In 1988, we began development of an outcomes and reportgenerating computer system, called the Perinatal Data Center, that would serve the needs of intensive care and regular nursery, obstetrics, and nursing. It was envisioned that all data pertaining to the care of mothers and their infants would flow through a single system. To accomplish that, we included birth certificates, International Classification of Diseases, Rev 9 (ICD9) coding, and perinatal quality assurance and improvement. In return for data entry, the physicians and nurses get a host of reports and paperwork completed. These outputs include delivery notes, discharge summaries, ICD9 coded face sheets, home health referrals letters, newborn metabolic screening forms, and labor/delivery and nursery logbooks. There is a full range of maternal and neonatal outcomes automatically tracked, calculated, or reported on. A quality improvement module identifies and abstracts cases by preset criteria for peer review. The system recently has undergone significant expansion and now is being developed, distributed, and supported by Site of Care Systems, San Francisco, CA. A major use of the Perinatal Data Center from the outset was for surveillance of our department's cesarean birth rate and as a tool for the reduction the numbers of cesarean births. The two hospitals studied in this report began as Children's Hospital of San Francisco (CHSF). Throughout the 1980s, CHSF had from 3200 to 3600 births per year. There was an established high-risk obstetric service, with 150 maternal transports per year. CHSF was a major training site for obstetric residents and medical students of the University of California, San Francisco. In 1987, three groups of obstetricians with one third of the maternity volume left CHSF and opened a new obstetric service at Pacific Presbyterian Medical Center (PPMC) approximately 1.5 miles away. The PPMC "experience" serves as our initial control group. The two hospitals' obstetric departments had similar types of postgraduate training (91% vs 94% university training programs); similar provider demographics (women vs men and mean age of practitioner); and a similar payer mix. The one major difference was that the high-risk obstetrics and maternal transport programs stayed at CHSF. Over the 5-year period from 1987 to 1992, there was limited social contact but almost no professional contact between the two medical staffs. This limited the potential for cross-contamination of new programs and interventions. On January 1, 1989, the Perinatal Data Center was introduced at CHSF. During the initial 3 years, there was production of daily reports as well as release of individual and coded group comparison statistics at department meetings. The process created considerable stir and was followed with great interest. Figure 1 gives an example of the individual staff member "report card" for a 3-month period. Similar "report cards" also were generated for practice groups as a whole. At the same time, coded staff reports comparing each obstetrician to all others in the department were created (obstetricians were given their own code number but not that of their peers). Figure 2 illustrates how the staff could learn where they stood in relation to their peers. For physicians covering a midwife practice, the Perinatal Data Center removed those deliveries from the physicians' personal statistics and added them to the separately tracked midwife group. Departmental attention was directed to those providers who were "high achievers." For example, in Figure 2 those with cesarean birth rates 14% were featured (indeed there were three with rates 10%!). Recognition and praise from the chairman of the department, the chief of obstetrics, and the chair of the perinatal committee all were publicly accorded to those in the best quartile. In contrast, those in the worst quartile were bolded, and "assistance" (private discussion) was given as to how to "be like" the 10% group. Much public attention was given to the variation of the individual provider's numbers and how that created an opportunity for improvement. Several Grand Rounds per year were devoted to issues involving cesarean birth rates, but mandatory guidelines were not used. In January 1992, the Perinatal Data Center was introduced to the control hospital (PPMC). Reports were generated in the identical blinded manner, and departmental leadership highlighted the best and worst quartiles. The following year, the two hospitals rejoined with a single obstetric unit in place by June 1993. Because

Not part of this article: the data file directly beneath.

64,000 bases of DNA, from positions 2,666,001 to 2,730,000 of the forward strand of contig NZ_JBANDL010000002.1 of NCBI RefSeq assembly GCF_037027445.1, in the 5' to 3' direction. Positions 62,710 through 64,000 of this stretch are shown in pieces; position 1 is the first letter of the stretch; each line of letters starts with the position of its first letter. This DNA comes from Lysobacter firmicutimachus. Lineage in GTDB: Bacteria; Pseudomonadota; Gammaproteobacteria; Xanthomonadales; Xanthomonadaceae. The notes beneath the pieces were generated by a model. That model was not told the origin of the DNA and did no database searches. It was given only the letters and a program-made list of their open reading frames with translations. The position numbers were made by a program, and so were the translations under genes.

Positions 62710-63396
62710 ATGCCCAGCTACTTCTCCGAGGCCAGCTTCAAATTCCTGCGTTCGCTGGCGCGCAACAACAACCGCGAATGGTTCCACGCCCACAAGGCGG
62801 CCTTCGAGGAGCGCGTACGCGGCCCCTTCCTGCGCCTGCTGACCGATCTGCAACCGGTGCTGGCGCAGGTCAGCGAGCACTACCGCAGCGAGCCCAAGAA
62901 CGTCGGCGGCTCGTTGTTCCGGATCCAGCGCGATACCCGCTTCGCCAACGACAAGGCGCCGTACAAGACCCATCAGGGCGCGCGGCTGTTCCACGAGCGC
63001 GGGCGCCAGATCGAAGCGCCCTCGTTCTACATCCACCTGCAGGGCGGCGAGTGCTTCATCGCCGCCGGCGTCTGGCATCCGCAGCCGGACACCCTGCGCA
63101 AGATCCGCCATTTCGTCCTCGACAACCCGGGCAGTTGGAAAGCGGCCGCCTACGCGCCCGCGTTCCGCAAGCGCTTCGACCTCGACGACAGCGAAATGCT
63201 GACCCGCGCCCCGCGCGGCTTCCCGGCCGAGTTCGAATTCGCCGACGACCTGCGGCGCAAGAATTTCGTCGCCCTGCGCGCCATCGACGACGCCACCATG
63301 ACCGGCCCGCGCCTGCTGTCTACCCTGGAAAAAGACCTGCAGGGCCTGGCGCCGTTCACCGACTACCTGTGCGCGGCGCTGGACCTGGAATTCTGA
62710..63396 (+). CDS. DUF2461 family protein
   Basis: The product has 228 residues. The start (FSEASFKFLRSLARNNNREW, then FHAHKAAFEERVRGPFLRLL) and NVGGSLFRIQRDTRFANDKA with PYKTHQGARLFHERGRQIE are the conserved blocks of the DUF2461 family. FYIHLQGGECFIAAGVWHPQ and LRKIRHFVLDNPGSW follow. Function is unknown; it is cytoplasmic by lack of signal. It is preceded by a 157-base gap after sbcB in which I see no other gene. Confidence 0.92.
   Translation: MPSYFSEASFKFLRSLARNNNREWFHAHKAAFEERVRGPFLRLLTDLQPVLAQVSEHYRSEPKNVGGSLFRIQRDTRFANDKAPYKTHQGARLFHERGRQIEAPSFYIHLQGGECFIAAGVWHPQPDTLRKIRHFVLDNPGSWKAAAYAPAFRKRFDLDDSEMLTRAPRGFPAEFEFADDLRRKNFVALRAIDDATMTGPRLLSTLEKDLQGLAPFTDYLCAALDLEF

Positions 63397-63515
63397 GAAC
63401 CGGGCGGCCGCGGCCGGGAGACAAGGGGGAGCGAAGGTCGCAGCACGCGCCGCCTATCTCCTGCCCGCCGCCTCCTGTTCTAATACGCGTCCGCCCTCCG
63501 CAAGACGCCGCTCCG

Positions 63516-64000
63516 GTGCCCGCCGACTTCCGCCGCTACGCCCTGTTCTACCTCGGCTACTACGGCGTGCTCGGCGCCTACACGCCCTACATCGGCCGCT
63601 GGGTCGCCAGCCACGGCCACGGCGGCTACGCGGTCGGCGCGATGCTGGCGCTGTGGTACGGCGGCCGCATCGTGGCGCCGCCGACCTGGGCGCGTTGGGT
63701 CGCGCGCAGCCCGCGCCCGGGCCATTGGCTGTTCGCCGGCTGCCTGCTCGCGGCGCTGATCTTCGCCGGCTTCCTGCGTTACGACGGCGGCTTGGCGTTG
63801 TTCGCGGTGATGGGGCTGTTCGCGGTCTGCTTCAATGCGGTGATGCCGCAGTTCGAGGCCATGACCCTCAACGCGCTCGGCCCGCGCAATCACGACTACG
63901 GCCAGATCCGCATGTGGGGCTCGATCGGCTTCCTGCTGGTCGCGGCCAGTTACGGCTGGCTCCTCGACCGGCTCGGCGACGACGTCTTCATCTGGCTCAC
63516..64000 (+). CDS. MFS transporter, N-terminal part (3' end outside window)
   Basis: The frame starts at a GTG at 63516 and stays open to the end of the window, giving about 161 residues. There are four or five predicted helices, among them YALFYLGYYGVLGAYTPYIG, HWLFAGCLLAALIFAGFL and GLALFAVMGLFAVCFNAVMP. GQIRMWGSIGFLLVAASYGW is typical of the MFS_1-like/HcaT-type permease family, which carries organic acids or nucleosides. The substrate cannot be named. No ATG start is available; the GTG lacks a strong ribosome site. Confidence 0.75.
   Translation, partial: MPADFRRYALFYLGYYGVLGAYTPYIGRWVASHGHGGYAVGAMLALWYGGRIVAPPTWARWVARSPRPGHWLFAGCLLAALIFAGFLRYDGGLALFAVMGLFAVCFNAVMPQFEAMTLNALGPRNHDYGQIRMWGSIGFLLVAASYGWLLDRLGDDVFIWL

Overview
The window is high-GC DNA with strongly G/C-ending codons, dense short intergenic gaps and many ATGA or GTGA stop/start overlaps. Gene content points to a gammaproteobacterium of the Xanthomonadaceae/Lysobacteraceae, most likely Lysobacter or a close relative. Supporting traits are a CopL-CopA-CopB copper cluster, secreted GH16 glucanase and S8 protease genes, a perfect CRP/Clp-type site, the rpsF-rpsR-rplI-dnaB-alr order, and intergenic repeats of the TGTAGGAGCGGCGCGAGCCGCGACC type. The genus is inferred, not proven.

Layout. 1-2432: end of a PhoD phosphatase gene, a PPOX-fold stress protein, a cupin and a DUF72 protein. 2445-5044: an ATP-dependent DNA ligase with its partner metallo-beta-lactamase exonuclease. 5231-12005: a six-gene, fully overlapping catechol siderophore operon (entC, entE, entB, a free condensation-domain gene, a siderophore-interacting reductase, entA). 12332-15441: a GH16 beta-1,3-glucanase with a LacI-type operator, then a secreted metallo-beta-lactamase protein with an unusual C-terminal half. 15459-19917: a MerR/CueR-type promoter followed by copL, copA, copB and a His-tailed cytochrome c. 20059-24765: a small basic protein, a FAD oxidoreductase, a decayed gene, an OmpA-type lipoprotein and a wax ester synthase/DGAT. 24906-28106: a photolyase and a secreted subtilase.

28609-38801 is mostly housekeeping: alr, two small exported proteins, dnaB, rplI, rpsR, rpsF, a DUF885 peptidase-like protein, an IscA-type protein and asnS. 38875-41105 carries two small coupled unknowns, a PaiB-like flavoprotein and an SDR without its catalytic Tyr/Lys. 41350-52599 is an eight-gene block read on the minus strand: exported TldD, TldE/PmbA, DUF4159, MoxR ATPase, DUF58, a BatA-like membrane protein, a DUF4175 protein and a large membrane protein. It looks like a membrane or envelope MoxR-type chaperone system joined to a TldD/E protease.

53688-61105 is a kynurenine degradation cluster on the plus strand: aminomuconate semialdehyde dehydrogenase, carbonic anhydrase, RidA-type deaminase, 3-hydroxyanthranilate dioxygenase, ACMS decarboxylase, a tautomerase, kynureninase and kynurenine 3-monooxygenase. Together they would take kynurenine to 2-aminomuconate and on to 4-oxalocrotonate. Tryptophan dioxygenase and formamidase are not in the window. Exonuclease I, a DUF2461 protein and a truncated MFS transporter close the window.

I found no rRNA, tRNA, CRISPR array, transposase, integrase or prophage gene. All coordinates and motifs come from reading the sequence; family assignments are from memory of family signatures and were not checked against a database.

the numbers were not yet at the preliminary goal of a total cesarean rate of 18%, discussions were held each year with the departments about removing the codes and putting names on the numbers--albeit for internal peer-review use only. In 1993, wraps were taken off the names at the time of the annual review of individual numbers. Because this was what had been discussed previously for 3 years, when it finally occurred it was well accepted. Also new in 1993 was the introduction of computer-based protocol audits. It was suggested that the OB/GYN Department follow the American College of Obstetricians and Gynecologists Criteria Sets (checklists) before repeat cesarean birth or cesarean for dystocia/cephalopelvic disproportion (CPD). Because we had 800 to 1000 cesarean births per year, it was too time-consuming to review each medical record for baseline quality improvement issues. Therefore, we designed a computer algorithm that would do the first review on the electronic portion of the charts with these indications for cesarean birth. The two algorithms are shown in Tables 2 and 3. Each was run once per year, with results reported to the department as well as to individual providers as required. From early in the process, individual physicians complained that their cesarean birth rates were high because of their "skewed" patient population. The perinatologists pointed out that they had a large number of higher order multiple gestations, premature breeches, and women with diabetes and severe hypertension. Other obstetricians spoke of their large numbers of nuliparous and older patients. From the outset, we identified on each report card the number of multiples, nulips, and infants weighing 1500 and 2500 g. In 1991, we began reporting nuliparous cesarean birth rates in addition to overall. In 1993, we went a step further and introduced the concept of "standard nulip" and "standard multip" cesarean birth rates. These were defined as singleton, vertex presenting, 37 weeks of gestation, and without a previous cesarean birth. As seen in Fig 1, standard nulips usually account for half of an individual's births and not only gave a view onto an obstetrician's practice style but also provided an ability to compare "apples to apples" for the department. We are presently working on more complicated risk-adjustment algorithms based on indirect standardization (observed and expected outcomes). Both will be useful. Of interest, however, in discussion with the department there was general distrust of complex statistical manipulations of the data and preference for subset (eg, "standard nulip" and "standard multip") analysis. We did have a number of practitioners who had relatively small numbers of births per year. Everyone who delivered at least one birth received a report card (Fig 1). Summary comparison reports (Fig 2) were restricted to those practitioners who delivered 20 in a given year. Statistical quality, particularly when considering smaller rates (eg, vaginal birth after a prior cesarean section [VBAC] attempt), was only achieved when the total number of births was 100 per year. In the last several years, we also provided report cards and summary comparison data for the previous 3 years as a group. This provided large numbers even for providers who delivered relatively few babies per year. Of interest, for most practitioners, the 3-year average was quite close to the 1-year report. In addition, smaller sample sizes were not critical, because the reports were used for educational purposes and peer pressure and not for credentialing or reimbursement, actual statistical significance was not required.